CSSAs mentioned above, CSS is used as much as possible to localize and control all of the web site's pages look and feel. Some XSLTs and PAGE XML files do contain local CSS overrides and/or new definitions but these are only needed/used in one special spot. If page specific CSS code is needed and it is something that another agency might want to control then that formatting should be specified in one of the included CSS files or it should be localized in an appropriate "SiteSpecific.xslt" file via a "html.otherCSS" type template call. These are best practices to follow which will help keep the pages consistent, more maintainable, and easier for another agency to change/adopt. Since most PAGE XML files are very specific to the deploying agency it is generally acceptable to embed CSS styles in this file and possibly even use some limited formatting HTML elements like "strong". See the CSS to XSLT Xref Report page for a detailed list of which HTML element/CSS definitions are used within which XSLTs.
The system uses the following CSS files:
|standard.css||Core, stylesheet definitions for all IBIS-PH View System pages.|
|printer_friendly.css||Printer friendly specific and "standard.css" override definitions for the printer friendly version of all IBIS-PH View System pages. This includes specifying the page width, different font sizes in terms of "points" and some color changes that are more appropriate for a printed page.|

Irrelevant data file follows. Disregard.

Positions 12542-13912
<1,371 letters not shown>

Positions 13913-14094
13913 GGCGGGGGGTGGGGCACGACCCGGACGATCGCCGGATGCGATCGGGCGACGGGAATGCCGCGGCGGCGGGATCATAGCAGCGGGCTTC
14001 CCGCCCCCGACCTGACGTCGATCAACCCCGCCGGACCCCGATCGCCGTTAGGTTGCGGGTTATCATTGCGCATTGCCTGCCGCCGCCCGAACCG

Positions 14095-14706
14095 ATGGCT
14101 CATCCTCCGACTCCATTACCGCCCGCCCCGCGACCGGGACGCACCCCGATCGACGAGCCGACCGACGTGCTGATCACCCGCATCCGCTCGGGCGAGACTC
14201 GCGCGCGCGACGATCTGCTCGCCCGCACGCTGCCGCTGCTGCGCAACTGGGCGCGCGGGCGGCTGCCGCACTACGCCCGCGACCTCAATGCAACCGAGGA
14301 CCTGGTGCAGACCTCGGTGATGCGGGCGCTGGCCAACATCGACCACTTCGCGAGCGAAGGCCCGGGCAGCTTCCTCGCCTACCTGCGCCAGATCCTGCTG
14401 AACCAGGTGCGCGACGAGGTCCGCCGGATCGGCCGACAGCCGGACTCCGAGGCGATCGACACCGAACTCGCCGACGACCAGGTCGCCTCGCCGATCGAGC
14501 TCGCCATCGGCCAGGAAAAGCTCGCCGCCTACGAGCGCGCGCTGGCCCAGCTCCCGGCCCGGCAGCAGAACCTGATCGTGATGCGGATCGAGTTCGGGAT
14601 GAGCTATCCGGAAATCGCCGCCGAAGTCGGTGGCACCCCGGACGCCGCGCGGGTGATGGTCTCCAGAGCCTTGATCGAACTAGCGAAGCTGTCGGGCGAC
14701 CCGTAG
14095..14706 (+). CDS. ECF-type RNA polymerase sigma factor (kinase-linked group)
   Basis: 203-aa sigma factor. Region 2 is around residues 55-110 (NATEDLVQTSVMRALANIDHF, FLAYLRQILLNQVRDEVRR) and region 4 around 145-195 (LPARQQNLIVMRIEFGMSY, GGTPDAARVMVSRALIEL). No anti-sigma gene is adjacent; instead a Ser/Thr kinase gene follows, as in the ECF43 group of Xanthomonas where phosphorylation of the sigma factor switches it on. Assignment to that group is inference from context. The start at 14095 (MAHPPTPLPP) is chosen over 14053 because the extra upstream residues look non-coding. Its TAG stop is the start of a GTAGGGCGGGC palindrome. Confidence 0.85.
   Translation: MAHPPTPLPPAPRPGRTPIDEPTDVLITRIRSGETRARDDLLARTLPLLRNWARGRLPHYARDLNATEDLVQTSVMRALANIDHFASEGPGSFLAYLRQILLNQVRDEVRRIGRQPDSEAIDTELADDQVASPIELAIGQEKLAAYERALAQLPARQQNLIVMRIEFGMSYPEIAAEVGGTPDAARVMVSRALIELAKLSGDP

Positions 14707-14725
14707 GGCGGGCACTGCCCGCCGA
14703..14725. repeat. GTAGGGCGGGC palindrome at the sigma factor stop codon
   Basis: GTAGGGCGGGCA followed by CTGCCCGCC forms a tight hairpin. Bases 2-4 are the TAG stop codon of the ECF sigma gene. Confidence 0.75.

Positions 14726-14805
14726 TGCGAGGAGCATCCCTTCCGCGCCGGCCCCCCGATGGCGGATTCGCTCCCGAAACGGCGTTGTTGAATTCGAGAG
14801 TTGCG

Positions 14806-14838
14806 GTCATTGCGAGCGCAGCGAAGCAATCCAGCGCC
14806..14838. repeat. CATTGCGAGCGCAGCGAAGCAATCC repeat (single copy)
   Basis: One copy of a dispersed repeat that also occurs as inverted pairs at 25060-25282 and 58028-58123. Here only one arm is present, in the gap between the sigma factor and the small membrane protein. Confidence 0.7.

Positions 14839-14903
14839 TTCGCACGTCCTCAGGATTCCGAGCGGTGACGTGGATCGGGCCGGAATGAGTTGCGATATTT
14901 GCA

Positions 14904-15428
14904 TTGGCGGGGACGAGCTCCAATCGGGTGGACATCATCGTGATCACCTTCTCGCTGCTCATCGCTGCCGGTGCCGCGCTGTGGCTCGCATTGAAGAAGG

|query.css||Query specific definitions for the query module, confirmation, and result pages.|
|selection.css||Selection specific definitions for the query module, selection and query module builder pages. These properties control how the query steps, questions, and answers are formatted.|
|map.css||Style definitions for the Map XSLT SVG.|
|jsp.css||Style definitions for the system's JSP pages.|
|doc.css||Contains system documentation page specific definitions|
There are two major things to know about CSS. 1) CSS properties are inherited from their container NOT from a general class definition (as with a programming language). 2) CSS property file properties are overwritten with the last property defined having precedence. All pages utilize the css/standard.css file which provides the core formatting. Other supplemental style sheet files are then included which override previously defined style properties or define section/new page specific class definitions.
|js/mmenu/base.js||Contains the Milonic menu style definitions, top menu tab navigation menu definitions, and core popout text menu definitions common for all IBIS-PH View System pages.|
|js/mmenu/home.js||Left hand navigation menu definitions used by all "home" type pages.|
|js/mmenu/query.js||Left hand navigation menu definitions used by all "query" type pages.|
|xslt/indicator/profile/_indicator.xslt||Left hand navigation menu definitions used by Indicator "PAGE XML" page (all non dynamically created Indicator Profile view type pages).|
|js/mmenu/doc.js||Left hand navigation menu definitions used by all "doc" type pages (system documentation).|